Fringe Box



Locals Objecting to Plan for a Micropub – But Planning Permission Granted

Published on: 7 Jan, 2019
Updated on: 11 Jan, 2019

By Rebecca Curley

Local Democracy Reporter

Locals have objected to a micropub opening in a Surrey village, as they say it is too small.

A petition signed by 49 people and 10 letters of objections has been submitted over the application for Tubbs Pubb in Send.

Map of Send with 148 Send Road heavily outlined.

Residents say they are concerned about the number of people spilling out of the 52.4 sq m pub onto the parade of shops in the evening.

They also fear it will increase noise and littering to the area.

But Tim Tubb has defended his bid to open the micropub at 148 Send Road, arguing it will be a more “intimate place” than a traditional pub because “all forms of electronics are frowned upon”.

As a result, there will be no fruit machines, jukeboxes or TVs in the pub, he said.

In a letter to planning officers at Guildford Borough Council (GBC), submitted as part of the application, he wrote: “Instead there will be tables, chairs and space for sitting and thinking, reading the paper if you want to and conversation. Above all, conversation with anybody and everybody about everything and anything.”

There will be a maximum capacity of 20 customers and people can drive to collect take-out ale.

He added: “Our aim is to provide a quiet place where people can meet, have one or two drinks then move on to a restaurant or another establishment, or where members of the local community can meet to discuss various issues in a calm and welcoming atmosphere.”

Among the reasons for objecting to the micropub was that the venue would be too small for the amount of customers, which would cause them to spill out onto the street.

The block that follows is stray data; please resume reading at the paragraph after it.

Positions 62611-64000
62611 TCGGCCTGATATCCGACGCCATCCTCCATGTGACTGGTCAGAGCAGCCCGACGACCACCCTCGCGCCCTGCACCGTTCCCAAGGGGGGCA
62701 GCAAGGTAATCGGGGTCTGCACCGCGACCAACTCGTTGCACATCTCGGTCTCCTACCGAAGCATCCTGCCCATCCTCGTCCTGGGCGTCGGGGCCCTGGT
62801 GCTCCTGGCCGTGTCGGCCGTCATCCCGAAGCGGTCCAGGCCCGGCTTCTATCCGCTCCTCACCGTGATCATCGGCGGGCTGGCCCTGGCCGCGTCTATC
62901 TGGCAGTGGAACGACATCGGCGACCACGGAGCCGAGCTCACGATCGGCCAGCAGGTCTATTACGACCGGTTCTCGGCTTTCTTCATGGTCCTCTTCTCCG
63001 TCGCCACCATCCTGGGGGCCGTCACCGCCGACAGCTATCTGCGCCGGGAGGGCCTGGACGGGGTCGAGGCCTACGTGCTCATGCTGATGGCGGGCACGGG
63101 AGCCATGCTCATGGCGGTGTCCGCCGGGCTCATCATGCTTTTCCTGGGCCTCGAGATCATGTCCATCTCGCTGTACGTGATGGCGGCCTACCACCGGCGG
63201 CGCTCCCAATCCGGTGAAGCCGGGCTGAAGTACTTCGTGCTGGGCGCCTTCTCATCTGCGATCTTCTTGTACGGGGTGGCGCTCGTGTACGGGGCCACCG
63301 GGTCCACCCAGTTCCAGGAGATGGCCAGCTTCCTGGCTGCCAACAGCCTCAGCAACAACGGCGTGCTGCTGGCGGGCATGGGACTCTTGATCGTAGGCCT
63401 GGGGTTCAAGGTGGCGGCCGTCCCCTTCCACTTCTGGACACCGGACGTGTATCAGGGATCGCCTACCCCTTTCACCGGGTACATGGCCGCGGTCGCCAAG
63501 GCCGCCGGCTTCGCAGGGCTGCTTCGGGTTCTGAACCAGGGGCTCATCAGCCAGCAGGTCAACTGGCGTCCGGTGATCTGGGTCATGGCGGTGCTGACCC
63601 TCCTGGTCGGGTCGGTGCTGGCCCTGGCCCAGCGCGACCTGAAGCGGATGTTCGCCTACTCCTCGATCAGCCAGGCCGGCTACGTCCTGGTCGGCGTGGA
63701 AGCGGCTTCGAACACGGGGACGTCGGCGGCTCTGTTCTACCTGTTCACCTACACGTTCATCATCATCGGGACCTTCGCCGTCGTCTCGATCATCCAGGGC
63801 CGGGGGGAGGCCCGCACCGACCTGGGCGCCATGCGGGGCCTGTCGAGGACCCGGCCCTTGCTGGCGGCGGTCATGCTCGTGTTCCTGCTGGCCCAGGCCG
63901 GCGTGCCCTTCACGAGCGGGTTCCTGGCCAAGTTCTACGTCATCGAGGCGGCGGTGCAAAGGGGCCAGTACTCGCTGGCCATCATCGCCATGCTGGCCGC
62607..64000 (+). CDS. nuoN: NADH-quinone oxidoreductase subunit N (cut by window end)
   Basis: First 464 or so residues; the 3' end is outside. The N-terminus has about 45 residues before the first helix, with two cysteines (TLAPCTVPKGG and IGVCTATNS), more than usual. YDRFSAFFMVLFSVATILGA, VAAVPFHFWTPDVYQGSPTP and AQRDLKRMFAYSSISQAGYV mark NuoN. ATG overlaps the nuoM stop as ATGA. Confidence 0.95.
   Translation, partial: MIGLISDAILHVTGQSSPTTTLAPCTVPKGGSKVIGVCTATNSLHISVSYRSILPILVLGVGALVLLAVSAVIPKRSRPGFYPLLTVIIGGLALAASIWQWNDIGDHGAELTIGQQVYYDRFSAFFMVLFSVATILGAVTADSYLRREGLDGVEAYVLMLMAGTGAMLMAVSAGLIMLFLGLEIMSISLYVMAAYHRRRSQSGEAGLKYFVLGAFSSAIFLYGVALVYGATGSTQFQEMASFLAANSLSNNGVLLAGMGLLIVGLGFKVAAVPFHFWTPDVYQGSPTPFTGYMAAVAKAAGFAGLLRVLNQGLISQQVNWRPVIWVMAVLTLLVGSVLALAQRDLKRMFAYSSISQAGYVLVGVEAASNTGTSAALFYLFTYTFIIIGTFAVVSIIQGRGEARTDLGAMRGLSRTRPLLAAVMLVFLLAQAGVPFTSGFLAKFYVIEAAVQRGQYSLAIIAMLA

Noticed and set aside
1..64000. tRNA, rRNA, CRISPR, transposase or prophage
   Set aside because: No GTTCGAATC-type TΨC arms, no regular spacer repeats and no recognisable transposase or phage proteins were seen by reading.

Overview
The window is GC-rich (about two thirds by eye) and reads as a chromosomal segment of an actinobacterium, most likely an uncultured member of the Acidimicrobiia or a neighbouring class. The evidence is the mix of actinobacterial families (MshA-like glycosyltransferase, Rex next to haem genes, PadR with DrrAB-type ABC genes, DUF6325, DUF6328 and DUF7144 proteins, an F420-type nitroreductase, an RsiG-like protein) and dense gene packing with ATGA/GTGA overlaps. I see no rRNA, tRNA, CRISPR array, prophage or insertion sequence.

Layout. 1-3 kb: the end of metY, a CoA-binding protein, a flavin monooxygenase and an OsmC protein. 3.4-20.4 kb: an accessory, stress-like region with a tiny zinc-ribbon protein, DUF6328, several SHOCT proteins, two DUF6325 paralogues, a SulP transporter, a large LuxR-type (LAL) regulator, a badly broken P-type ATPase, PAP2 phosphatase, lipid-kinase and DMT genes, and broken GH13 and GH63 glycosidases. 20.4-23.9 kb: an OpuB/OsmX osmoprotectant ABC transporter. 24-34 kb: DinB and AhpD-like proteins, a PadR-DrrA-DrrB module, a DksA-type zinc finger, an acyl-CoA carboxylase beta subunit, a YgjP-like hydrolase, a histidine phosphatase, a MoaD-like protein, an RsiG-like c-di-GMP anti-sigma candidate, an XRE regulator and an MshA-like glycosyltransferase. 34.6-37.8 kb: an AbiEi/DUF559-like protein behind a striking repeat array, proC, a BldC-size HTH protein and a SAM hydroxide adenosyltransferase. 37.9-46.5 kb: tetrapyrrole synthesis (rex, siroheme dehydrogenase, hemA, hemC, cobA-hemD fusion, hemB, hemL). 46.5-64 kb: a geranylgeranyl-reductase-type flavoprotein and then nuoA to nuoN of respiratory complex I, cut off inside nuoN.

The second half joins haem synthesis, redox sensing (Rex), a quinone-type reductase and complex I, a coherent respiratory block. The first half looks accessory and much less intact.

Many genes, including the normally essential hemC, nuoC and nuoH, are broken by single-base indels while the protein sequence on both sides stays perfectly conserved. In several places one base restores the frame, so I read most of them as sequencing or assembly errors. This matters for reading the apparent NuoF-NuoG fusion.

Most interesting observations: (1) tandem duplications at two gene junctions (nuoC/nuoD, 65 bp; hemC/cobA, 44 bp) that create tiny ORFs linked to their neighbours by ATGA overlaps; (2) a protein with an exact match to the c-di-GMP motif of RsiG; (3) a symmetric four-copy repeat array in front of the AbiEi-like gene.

A petition signed by 49 people and presented by Peng Huot Chea, owner of neighbouring takeaway restaurant Ocean City, said: “The proposed planning application poses a major concern to those living in Send. It is a major concern to us, because it promotes unhealthy lifestyle choices and will disrupt the neighbourhood.

“This is because the consumption of alcohol leads to irresponsible behaviour which can result in the damages to Send Park, the units occupied by businesses and promote noise pollution in the area.”

The application, for the change of use from retail to a micropub and take away, has been recommended for approval by council officers.

It will be considered by GBC planning committee on Wednesday (January 9) at 7pm.

Update: Planning permission was granted by GBC’s Planning Committee on Wednesday (January 9, 2019). Only two committee members voted against.

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Responses to Locals Objecting to Plan for a Micropub – But Planning Permission Granted

  1. Martin Elliott Reply

    January 7, 2019 at 5:10 pm

    Bit of a shame when someone tries to open a new business in an empty shop and the parade gangs up on him.

    What is the Council Officers recommendation?

    Are the objections of being too small about the pub or the village?

    Seems strange that two takeaways and a coffee shop know a pub always turns out a rowdy crowd. Does that happen at the other pubs 0.5 and 1.0 miles away?

  2. Patrick Haveron Reply

    January 8, 2019 at 12:23 pm

    Isn’t this a case of the “Pot calling the kettle black”.

    A takeaway restaurant objects to a pub as it promotes an unhealthy lifestyle!

    What a brilliant local story, and what a great idea for a local snug. There were a couple in every street in the 18th century.

  3. James Wild Reply

    January 8, 2019 at 6:59 pm

    I think it is a shame that so many have objected to this application as it would seem that the proposed use would reuse a redundant empty shop to sell specialist real ales. I wonder whether those objecting have actually read the application documents or have just signed a petition thrust upon them?

    The hugely popular Astolat Café at the other end of Send parade received large numbers of objections when it applied for planning eight years ago and I am sure many of those who objected use it regularly now. It brings many people into the village who presumably spend money in the adjoining shops supporting their viability.

    I trust the committee will determine this application on planning, not political, grounds.

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